Control Processes in Modified Handwriting: An Experimental Study, Volume 9, Issue 1

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Review publishing Company, 1908 - Control (Psychology) - 148 pages

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Page 24 - When reading is done efficiently, the eye-movements are regular and the return sweep from the end of one line to the beginning of the next is made quickly and accurately.
Page 98 - The very slight amount of variation in the nature of the data necessary to affect the efficiency of a function-group makes it fair to infer that no change in the data, however slight, is without effect on the function. The loss in the efficiency of a function trained with certain data, as we pass to data more and more unlike the first, makes it fair to infer that there is always a point where the loss is complete, a point beyond which the influence of the training has not extended.
Page 98 - Improvement in any single mental function need not improve the ability in functions commonly called by the same name. It may injure it. Improvement in any single mental function rarely brings about equal improvement in any other function, no matter how similar, for the working of every mental function-group is conditioned by the nature of the data in each particular case.
Page 99 - The general consideration of the cases of retention or of loss of practice effect seems to make it likely that spread of practice occurs only where identical elements are concerned in the influencing and influenced function.
Page 56 - The experiments given before and after training may be called the test series, and the other set, the training series. The test series is made up of several experiments, some of which are like the training series, while others differ. which the observer is not trained. This effect is measured by the difference in the results between the test series given before the training, and the test series given after the training. In order to measure the amount of training in the test series itself, two sets...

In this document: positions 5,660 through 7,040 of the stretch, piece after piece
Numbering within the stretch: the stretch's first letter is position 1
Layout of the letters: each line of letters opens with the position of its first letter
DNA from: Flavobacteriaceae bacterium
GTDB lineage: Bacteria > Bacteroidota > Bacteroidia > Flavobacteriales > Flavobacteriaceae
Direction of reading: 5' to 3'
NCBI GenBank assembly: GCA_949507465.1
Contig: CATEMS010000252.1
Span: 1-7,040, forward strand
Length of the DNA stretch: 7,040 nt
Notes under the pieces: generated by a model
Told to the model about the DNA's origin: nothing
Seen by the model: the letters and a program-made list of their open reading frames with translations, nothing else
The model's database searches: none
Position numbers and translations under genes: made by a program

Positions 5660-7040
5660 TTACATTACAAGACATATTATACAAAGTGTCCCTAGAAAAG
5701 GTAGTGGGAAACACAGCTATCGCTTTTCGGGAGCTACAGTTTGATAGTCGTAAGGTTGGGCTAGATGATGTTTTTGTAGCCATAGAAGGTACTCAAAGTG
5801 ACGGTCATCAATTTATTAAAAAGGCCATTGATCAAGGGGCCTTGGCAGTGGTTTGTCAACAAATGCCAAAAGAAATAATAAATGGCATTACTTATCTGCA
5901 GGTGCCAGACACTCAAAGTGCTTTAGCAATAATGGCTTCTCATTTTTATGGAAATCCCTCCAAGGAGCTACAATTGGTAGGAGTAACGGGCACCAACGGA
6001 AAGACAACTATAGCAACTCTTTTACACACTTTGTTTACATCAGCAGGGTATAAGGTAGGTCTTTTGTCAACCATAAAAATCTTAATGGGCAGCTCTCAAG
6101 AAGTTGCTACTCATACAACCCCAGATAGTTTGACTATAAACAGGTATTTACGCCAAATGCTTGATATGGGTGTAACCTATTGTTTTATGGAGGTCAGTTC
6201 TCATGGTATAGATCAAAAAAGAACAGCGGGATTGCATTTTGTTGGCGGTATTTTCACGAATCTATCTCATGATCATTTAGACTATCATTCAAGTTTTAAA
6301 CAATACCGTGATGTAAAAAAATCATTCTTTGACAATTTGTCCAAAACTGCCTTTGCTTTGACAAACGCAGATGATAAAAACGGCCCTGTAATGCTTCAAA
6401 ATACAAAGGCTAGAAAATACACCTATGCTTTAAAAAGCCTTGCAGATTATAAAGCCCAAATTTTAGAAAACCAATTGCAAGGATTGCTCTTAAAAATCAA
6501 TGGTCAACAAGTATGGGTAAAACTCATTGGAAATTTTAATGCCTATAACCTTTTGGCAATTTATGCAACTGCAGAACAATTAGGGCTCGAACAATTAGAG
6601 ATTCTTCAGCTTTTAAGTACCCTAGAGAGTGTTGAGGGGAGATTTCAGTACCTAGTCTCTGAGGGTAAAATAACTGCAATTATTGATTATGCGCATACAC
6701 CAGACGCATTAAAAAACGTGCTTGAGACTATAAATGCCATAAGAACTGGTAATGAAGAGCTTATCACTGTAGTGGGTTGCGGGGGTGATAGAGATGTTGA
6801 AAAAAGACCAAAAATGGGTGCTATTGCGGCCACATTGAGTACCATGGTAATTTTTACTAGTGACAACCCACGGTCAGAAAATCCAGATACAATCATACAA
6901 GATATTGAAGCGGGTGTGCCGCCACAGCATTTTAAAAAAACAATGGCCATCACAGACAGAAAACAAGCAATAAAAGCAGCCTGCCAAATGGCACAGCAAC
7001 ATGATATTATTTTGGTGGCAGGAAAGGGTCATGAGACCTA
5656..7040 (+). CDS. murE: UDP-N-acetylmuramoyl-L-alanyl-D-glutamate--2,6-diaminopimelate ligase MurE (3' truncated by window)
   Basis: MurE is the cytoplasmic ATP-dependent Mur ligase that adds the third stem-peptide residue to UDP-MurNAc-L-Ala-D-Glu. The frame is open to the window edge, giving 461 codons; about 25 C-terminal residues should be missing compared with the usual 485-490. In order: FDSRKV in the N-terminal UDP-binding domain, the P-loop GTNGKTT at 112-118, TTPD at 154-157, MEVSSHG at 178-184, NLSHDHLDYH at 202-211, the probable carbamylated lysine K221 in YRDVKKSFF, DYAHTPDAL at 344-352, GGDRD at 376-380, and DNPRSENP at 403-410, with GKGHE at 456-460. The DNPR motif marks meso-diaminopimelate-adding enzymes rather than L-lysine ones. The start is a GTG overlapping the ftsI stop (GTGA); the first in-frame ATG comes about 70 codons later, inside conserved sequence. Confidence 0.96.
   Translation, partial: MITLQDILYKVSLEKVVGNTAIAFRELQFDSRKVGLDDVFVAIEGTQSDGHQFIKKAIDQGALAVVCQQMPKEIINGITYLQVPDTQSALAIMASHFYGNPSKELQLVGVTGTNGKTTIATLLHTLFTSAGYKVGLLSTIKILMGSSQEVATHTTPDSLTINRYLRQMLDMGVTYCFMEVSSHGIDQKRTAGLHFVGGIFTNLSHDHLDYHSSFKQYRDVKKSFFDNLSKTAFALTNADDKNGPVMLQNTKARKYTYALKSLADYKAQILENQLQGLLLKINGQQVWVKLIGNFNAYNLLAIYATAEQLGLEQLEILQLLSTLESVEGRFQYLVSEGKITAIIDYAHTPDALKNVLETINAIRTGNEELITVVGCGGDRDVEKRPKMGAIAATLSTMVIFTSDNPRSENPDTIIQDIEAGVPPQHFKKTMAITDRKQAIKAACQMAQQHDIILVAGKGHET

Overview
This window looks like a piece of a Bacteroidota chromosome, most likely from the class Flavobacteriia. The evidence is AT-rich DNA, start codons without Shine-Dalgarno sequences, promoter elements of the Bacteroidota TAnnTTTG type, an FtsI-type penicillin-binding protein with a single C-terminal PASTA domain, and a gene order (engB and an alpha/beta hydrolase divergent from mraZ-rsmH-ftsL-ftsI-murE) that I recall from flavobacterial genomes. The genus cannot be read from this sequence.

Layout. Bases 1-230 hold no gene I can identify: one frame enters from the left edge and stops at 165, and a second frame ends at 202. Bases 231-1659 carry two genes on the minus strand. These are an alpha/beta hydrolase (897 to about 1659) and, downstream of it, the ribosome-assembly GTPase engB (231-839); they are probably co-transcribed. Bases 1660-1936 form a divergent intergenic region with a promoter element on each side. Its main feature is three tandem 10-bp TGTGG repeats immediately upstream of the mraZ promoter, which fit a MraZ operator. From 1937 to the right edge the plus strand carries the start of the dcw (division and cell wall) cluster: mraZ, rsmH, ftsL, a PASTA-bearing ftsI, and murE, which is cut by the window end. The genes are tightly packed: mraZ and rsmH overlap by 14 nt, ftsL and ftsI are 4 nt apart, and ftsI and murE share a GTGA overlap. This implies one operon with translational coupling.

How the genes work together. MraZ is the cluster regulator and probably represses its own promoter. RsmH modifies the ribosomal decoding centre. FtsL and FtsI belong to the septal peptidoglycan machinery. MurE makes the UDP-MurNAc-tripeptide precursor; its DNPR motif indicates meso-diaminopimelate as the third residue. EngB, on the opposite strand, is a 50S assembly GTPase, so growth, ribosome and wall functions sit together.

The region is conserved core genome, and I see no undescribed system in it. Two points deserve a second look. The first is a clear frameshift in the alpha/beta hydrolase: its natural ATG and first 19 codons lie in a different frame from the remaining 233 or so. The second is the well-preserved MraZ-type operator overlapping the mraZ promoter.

Page 100 - Imagery may be sub-consciously developed, but if it comes to be consciously recognized the improvement is more rapid. The rate of improvement seems to depend directly upon the conscious recognition of imagery and upon attention to its use." "A change in imagery during practice increases the rapidity of the improvement, if a better form is adopted and adhered to. It may prevent improvement if a change of imagery is frequent, or if a less adequate form is adopted.
Page 2 - We are accustomed [he says] in a large number of cases where sensations of different kinds, or in different parts of the body, exist simultaneously, to recognize that they are distinct as soon as they are perceived, and to direct our attention at will to any one of them separately. Thus at any moment we can be separately conscious of what we see, of what we hear, of what we feel; and distinguish what we feel in a finger or in the great toe, whether pressure, gentle touch, or warmth.
Page 57 - ... loud beats were heard in the ears just as they are ordinarily heard when powerful forks are sounded in the air. The forks were then held in this position until the beats had entirely ceased to be audible, when they were removed, and the stem of each was touched to the wax closing the two ears. Instantly the two notes were heard, faintly but distinctly, in the ears to which they were held, and accompanying them were faint beats seeming to wander in the head from ear to ear, as is always the case...
Page 1 - ... condition for a good musical quality of tone. Finally, these upper partials have been erroneously considered as weak, because they are difficult to observe, while, in point of fact, for some of the best musical qualities of tone, the loudness of the first upper partials is not far inferior to that of the prime tone itself. There is no difficulty in verifying this last fact by experiments on the tones of strings. Strike the string of a piano or monochord, and immediately touch one of its nodes...

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